A set of three non-transitive d4 dice (i. e., tetrahedra)

Randomness contains its surprises (take my probably favorite Dilbert cartoon of all times, the accounting department’s random number generator: Are you sure that’s random? That’s the problem with randomness: You can never be sure). One of such surprises is non-transitivity of random variables. Let’s say you have a die A that beats die B on average (i. e., shows a higher number), and die B beats die C on average; it is possible that die C beats die A on average!

What, you don’t believe me? I admit, it sounds counter-intuitive, but it’s true. Such a set of dice is called non-transitive dice. Those are not the normal dice you normally use for gambling (for obvious reasons), they are numbered differently.

The situation is somewhat like the game rock, paper, scissors. Scissors always beat paper, paper always beats rock, rock always beats scissors. With non-transitive dice, the conditions change a bit: die A does not always beat die B, but more often than not, i. e., the probability of A showing a higher number than B is larger than 1/2 (or odds of 1:1).

A set of four non-transitive dice was invented by Bradley Efron (an important and famous statistician). See the image below (I apologize for the low quality, it was a quick sketch):


A–C have always the same number on opposing sides; D has as sum of opposing sides always 6 (which is also true for B). The arrow from A to B (with 2:1 on it) means that A beats B with odds of 2 to 1, i. e., with a probability of 2/3 A wins, with 1/3 B wins. And this relation is circular! A beats B beats C beats D beats A with odds of 2:1! If you don’t believe me, count the possible outcomes, they are always 24 wins against 12 losses.

This intransitivity is not just counter-intuitive, it is really surprising that it occurs with such simple random variables (that do not show any pathological behavior). And it has profound consequences in real life, for example when voting in a parliamentary system (Condorcet voting, voting paradoxon; it makes you wonder if voting is such a good idea at all). But I don’t want to dive into an anti-democratic rant, so let’s cast aside the real life, and concentrate on innocent fun.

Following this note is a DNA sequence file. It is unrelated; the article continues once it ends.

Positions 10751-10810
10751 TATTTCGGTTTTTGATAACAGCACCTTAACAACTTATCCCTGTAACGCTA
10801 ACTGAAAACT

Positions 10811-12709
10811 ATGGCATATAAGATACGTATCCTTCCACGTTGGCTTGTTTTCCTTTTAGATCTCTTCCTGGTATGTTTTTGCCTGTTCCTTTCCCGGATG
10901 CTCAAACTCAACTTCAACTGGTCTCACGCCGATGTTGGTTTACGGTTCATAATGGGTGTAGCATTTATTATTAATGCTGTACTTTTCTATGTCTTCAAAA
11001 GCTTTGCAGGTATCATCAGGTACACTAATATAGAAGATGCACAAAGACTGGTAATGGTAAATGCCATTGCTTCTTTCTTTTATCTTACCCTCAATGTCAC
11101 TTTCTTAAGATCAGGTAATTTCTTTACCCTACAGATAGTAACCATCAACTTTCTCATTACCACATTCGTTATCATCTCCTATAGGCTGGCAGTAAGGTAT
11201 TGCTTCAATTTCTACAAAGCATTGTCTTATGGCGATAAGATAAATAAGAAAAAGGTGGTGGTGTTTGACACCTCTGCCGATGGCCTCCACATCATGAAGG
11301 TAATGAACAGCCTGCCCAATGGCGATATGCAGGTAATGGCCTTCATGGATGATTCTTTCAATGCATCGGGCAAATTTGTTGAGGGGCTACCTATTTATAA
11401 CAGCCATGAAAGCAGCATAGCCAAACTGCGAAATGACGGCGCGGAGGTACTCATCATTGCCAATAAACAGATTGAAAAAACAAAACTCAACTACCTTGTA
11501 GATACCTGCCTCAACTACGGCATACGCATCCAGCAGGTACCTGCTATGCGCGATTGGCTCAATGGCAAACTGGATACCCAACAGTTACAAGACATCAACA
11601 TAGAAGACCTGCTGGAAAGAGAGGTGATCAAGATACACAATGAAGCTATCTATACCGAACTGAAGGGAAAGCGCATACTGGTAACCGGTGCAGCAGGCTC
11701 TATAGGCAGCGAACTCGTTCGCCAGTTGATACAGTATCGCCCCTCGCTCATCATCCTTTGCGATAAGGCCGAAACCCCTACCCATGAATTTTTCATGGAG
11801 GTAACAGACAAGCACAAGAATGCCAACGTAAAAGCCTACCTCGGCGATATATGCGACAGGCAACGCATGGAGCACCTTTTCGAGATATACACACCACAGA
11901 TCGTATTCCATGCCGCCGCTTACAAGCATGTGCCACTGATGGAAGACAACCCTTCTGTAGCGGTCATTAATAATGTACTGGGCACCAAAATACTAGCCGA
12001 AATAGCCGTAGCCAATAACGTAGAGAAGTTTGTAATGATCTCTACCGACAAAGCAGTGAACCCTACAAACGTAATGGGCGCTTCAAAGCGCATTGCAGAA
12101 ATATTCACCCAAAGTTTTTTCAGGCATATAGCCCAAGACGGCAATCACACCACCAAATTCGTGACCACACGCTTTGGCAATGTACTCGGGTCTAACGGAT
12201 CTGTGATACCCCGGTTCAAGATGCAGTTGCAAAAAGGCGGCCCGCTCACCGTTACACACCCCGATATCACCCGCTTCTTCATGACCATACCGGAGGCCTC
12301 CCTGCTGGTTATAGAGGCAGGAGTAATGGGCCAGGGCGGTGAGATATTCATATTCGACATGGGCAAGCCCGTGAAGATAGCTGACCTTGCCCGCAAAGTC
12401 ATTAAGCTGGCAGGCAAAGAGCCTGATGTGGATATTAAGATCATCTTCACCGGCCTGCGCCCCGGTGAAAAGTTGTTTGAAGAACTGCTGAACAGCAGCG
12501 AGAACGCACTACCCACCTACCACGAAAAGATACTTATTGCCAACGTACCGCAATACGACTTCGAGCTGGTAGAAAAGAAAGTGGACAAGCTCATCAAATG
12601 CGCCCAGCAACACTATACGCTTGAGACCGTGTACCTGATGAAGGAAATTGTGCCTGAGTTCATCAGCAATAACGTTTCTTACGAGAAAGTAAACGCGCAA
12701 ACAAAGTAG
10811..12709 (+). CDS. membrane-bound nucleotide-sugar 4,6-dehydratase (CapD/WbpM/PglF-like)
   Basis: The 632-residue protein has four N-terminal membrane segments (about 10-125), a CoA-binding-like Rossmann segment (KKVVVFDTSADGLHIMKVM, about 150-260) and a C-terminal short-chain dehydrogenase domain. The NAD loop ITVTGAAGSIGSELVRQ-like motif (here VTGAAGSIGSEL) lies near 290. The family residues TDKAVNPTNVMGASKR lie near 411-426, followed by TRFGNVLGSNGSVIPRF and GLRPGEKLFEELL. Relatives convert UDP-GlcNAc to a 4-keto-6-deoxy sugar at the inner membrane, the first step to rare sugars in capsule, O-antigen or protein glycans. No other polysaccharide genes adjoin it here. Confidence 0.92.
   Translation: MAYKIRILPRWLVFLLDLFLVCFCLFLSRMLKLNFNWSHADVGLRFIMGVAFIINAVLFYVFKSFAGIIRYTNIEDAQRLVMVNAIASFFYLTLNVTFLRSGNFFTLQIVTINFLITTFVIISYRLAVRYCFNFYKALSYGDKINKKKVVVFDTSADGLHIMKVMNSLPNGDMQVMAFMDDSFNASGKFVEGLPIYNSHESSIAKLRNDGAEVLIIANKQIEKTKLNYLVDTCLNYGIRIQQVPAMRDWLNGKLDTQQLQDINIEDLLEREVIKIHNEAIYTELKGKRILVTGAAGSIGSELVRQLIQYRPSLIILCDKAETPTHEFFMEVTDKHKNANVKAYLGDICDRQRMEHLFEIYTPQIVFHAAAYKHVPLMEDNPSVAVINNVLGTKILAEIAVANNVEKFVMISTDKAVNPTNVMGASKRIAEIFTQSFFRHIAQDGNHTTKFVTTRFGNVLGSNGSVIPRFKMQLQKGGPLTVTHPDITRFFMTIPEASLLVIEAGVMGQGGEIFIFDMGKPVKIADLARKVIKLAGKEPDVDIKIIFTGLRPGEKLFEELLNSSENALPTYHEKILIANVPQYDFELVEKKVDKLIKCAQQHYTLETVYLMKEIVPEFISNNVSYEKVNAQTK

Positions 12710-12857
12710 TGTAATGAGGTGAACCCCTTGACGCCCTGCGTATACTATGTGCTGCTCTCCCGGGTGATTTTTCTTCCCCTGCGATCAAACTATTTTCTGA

All examples for non-transitive dice (there’s a second example from Efron, and there are more from other people) that I have found on the Internet are for classical dice, i. e., six-sided cubes. But already Plato knew that dice with different numbers of sides were possible: Platonic solids. These are quite popular with role-playing games. Such dice are called dN, where N is the number of sides the die has. A tetrahedron is a d4, the traditional cube d6, the octahedron d8, the dodecahedron d12, and finally the icosahedron d20 (and I’m recalling fond memories of playing Elite in my childhood – mmh, Coriolis space stations). One often used die, which is not a platonic solid, is the pentagonal trapezohedron, d10.

So, I wondered: Has nobody ever thought about creating a set of non-transitive non-d6 dice? The Internet hasn’t told me otherwise, so I started with the simplest possible die, the d4 tetrahedron, and the lowest number of dice in a set that enables intransitivity, three, and lo and behold! a set of three non-transitive d4 dice:


A beats B beats C beats A. Unfortunately, the probablities for winning are not all the same for the three combinations. But that means I have more stuff left over for fiddling around, e. g., four instead of three d4 dice.

And I have a foreboding what the title of the next blog post could be. Perhaps something with d8 in it?

About Daniel Tiggemann

Software-developer living in Cologne, Germany. Was once a physicist, specialized in computer simulations and parallel programming. Now more into JavaScript, web frontend development, and especially mobile computing.
This entry was posted in Randomness. Bookmark the permalink.

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